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Gloria de Leon and Ernesto Nieto honored by Con Mi MADRE with Corazon Award
National Hispanic Institute co-founders Gloria de Leon and Ernesto Nieto have received a number of accolades in recent years. Their latest one, the Corazón Award, is an honor from Austin-based nonprofit organization Con Mi MADRE, an organization that prides itself on its work with Latina girls and their mothers. Board member Denise Hernandez, who nominated de Leon and Nieto for the award, knows their work first-hand — from the time she first participated in NHI in 2003 as a Cy-Ridge High School student.
According to Hernandez, the Corazón Award was established for Con Mi MADRE to honor those who make a “real big impact in the Latino community, essentially, leaders that our participants would look up to.”
“Of course,” she added, “Gloria and Ernesto are big influencers and changemakers in the Latino community.”
The April 9 gala at Junior League of Austin’s Community Impact Center will honor de Leon and Nieto’s achievements and raise funds for the nonprofit organization.
Con Mi MADRE (with the MADRE part of the name an acronym for Mothers and Daughters Raising Expectations) was created in 1992 and has evolved and expanded over time to serve the Latino community in Texas.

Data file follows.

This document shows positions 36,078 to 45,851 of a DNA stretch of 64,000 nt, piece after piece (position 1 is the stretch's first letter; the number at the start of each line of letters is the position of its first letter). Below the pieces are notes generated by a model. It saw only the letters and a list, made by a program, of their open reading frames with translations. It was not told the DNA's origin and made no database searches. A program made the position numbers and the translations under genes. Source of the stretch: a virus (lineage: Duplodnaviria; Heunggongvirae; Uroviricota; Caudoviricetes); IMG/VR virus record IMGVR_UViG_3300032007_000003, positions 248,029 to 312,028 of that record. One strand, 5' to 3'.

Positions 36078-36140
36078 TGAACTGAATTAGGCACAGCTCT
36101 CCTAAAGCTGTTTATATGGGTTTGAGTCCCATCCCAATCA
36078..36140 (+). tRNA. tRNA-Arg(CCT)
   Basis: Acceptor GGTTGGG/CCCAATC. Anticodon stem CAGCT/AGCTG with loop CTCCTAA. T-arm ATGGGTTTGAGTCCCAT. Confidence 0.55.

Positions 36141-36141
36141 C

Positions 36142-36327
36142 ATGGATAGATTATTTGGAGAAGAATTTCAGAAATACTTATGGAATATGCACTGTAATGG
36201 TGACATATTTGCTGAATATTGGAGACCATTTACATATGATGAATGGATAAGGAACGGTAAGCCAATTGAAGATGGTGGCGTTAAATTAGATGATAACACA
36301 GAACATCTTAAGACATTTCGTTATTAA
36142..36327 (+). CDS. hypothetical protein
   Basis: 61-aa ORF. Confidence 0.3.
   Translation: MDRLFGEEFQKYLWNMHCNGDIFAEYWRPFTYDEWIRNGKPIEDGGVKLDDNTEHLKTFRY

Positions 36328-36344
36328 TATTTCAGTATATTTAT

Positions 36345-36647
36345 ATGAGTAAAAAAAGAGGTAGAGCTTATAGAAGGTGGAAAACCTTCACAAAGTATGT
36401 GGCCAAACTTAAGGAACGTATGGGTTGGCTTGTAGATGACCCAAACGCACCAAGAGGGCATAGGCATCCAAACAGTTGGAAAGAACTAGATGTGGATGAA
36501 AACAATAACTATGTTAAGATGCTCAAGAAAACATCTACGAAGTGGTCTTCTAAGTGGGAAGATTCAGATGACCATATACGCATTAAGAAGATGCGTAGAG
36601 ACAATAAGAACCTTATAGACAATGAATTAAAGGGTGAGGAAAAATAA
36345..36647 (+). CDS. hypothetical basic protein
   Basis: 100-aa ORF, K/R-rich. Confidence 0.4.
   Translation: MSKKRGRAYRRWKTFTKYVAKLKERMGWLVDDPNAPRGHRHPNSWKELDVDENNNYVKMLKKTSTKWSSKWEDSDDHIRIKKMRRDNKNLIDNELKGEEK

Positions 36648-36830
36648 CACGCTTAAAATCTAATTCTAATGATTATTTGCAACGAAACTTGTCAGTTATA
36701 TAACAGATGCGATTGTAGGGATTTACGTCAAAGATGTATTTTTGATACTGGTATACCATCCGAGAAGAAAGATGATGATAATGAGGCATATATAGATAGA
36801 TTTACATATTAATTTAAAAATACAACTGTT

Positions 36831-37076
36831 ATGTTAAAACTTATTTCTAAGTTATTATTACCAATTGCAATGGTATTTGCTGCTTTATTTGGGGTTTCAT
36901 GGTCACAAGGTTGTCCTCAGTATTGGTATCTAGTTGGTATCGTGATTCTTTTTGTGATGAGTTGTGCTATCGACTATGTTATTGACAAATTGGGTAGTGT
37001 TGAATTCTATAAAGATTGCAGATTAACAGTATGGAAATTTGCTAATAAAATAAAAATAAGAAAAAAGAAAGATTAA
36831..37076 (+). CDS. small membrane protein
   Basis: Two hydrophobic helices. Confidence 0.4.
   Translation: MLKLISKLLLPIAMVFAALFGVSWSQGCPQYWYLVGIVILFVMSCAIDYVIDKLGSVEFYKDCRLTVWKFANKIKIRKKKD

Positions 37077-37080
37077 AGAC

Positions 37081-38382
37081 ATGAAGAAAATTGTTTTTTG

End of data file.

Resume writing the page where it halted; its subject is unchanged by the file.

According to its website, the impetus for creating Con Mi MADRE “stemmed from a statistic that a Latina baby had less than a 1% chance of obtaining a college education. Initially named the Hispanic Mother-Daughter Program (HMDP) in 1992 as a project of the Junior League of Austin, the program set out to create positive change in the lives of young Latinas by empowering them to earn a college education. In 2008, the HDMP transitioned into its own organization, adopting the name Con Mi MADRE, becoming a freestanding and independent 501(c)(3) nonprofit organization.”
Hernandez noted that her NHI journey was instrumental in Con Mi MADRE recognizing the NHI leaders. “I’ve known about Gloria and Ernesto for the majority of my life now,” she recalled, adding that she’s stayed in contact with them after participating in what was then known as the Young Leaders Conference (later the Great Debate) and serving as a mentor to other YLC students who came after her.
“I did NHI, my sister did NHI, all of the people I grew up with did NHI, and it was a really transformative experience for me,” she recalled. She nominated de Leon and Nieto upon running for a judicial seat in Travis County — which she won earlier this month — in large part because of a personal revelation she had during that campaign.
“I had just made an announcement to run for office,” she remembered. “And it was just in that moment, having a realization that a lot of the reason that I was even able to run for office, that I could do that, was because of the programming that Gloria and Ernesto created.”
“We are honored to be acknowledged by Con Mi MADRE, a standout institution in our community,” de Leon asserted. “As a forerunner in altering social narratives, they recognized that our support systems, our strongest models, come from within our own community. There is no greater endorser of a young woman’s aspiration to succeed than her own mother. When our daughters become better educated, the history and legacy of our families are changed forever.”